The lawsuit. In March 2007, Standard filed the instant lawsuit on behalf of the putative class of NASD members that are not also NYSE members. The complaint alleged that the terms of the proposed consolidation “represent a massively unfair disenfranchisement of NASD members,” in both governance and financial terms. The complaint pleaded three claims: the NASD officers breached their fiduciary duties to the proposed class in negotiating the consolidation and failing to disclose all material facts in the Proxy Statement; the defendants engaged in negligent misrepresentation with respect to the proxy statement; and the NYSE and individual defendants would be unjustly enriched by the consolidation.
The defendants-appellees moved to dismiss Standard's complaint pursuant to Rule 12(b)(1) of the Federal Rules of Civil Procedure for lack of subject matter jurisdiction because of Standard's failure to exhaust administrative remedies or, in the alternative, pursuant to Rule 12(b)(6) because NASD's absolute regulatory immunity barred Standard's claim for damages and because Standard failed to state a claim.
Standard filed an amended complaint in response to the defendant-appellees' first motion to dismiss. The amended complaint emphasized that Standard was not challenging the wisdom of the consolidation, but only the manner of accomplishing it. In addition to the original three claims, the amended complaint alleged a denial of state law rights under Delaware corporate law, conversion, substantial diminution of value in membership, and deprivation of voting membership. Standard sought declaratory relief, an injunction prohibiting the consolidation, an order that the NASD prepare a new proxy statement and hold a new vote, compensatory and punitive damages, and an accounting, among other prayers for relief.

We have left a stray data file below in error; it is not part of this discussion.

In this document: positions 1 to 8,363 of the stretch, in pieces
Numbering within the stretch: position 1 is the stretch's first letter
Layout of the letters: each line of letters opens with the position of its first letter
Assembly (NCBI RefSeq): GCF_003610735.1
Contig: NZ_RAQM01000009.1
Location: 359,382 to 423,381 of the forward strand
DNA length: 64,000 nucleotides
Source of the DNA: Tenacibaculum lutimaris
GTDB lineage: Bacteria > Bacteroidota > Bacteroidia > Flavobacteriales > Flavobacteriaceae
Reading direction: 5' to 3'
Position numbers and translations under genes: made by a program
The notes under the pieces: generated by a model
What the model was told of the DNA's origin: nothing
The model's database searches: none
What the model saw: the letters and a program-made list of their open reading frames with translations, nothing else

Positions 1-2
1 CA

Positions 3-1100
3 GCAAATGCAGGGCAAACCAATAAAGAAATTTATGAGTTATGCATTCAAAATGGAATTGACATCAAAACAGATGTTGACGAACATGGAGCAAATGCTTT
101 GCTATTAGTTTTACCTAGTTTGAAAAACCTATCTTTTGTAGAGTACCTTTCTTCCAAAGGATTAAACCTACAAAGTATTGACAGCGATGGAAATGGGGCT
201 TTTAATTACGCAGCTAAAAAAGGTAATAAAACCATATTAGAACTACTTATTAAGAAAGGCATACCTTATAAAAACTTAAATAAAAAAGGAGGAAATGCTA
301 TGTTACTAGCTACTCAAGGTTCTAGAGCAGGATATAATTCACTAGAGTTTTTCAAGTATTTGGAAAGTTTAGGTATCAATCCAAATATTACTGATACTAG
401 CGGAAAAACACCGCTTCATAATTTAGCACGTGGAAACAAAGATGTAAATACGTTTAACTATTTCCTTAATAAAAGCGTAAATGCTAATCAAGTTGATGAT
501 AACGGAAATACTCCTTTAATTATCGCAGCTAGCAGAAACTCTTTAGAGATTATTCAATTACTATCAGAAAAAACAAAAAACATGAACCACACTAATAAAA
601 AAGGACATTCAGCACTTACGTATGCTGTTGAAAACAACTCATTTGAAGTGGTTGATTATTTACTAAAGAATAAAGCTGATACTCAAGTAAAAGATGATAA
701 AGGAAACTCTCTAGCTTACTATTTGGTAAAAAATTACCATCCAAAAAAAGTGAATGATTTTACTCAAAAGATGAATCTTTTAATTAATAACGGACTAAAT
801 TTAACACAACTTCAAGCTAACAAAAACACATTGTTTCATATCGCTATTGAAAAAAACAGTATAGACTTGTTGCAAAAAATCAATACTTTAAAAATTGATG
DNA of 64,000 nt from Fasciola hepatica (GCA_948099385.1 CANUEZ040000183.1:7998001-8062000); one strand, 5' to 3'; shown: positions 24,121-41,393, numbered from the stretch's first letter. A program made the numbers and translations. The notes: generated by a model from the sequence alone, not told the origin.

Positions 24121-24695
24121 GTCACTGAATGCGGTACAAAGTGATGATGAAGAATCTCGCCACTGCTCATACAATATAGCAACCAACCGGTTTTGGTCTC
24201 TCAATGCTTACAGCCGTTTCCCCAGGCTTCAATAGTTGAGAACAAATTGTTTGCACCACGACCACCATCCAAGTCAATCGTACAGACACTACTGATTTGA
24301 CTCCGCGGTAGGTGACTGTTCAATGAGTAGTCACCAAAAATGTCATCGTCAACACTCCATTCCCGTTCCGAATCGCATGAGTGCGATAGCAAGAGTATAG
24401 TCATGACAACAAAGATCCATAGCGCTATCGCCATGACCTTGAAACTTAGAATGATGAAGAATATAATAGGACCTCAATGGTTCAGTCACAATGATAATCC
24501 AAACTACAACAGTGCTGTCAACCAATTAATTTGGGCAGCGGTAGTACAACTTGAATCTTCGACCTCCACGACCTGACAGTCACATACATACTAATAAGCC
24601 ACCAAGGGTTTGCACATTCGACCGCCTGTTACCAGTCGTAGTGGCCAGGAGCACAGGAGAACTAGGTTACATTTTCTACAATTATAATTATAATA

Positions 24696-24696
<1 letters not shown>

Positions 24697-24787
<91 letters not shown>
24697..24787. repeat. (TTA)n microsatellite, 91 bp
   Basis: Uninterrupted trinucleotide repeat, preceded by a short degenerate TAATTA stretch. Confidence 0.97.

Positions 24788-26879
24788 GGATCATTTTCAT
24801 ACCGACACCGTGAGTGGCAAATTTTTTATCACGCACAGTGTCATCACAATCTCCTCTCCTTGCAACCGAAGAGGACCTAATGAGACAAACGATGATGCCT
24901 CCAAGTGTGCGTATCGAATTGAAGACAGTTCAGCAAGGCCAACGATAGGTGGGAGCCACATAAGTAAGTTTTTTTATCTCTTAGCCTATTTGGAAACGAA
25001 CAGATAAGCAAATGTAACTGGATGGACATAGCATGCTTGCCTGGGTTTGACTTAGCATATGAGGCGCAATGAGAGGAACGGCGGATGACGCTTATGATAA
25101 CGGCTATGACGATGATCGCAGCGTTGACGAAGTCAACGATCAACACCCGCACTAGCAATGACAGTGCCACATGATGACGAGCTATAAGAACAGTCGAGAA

The defendants-appellees again filed a motion to dismiss Standard's claims based on their jurisdictional and immunity defenses. While briefing was underway, Standard sought and obtained expedited discovery from all defendants. Standard obtained communications between NASD and the Internal Revenue Service (“IRS”) regarding NASD's tax-exempt status and the special $35,000 member payment.
In May 2007, the District Court granted the defendants-appellees' motion to dismiss Standard's amended complaint on the ground that it failed to establish subject matter jurisdiction under Rule 12(b)(1). Standard Investment, 2007 WL 1296712, at *10. The Court held that because the proposed bylaw amendments necessary for the consolidation's consummation were an exercise of the NASD's rule-making authority, Standard was required to exhaust the administrative remedies provided by the Exchange Act and failed to do so. The Court also ruled that Standard's damages claims could not proceed because they were “based entirely on a future contingency-the [c]onsolidation's consummation.” Id. at *7. The Court did not reach the defendants-appellees' absolute immunity defense.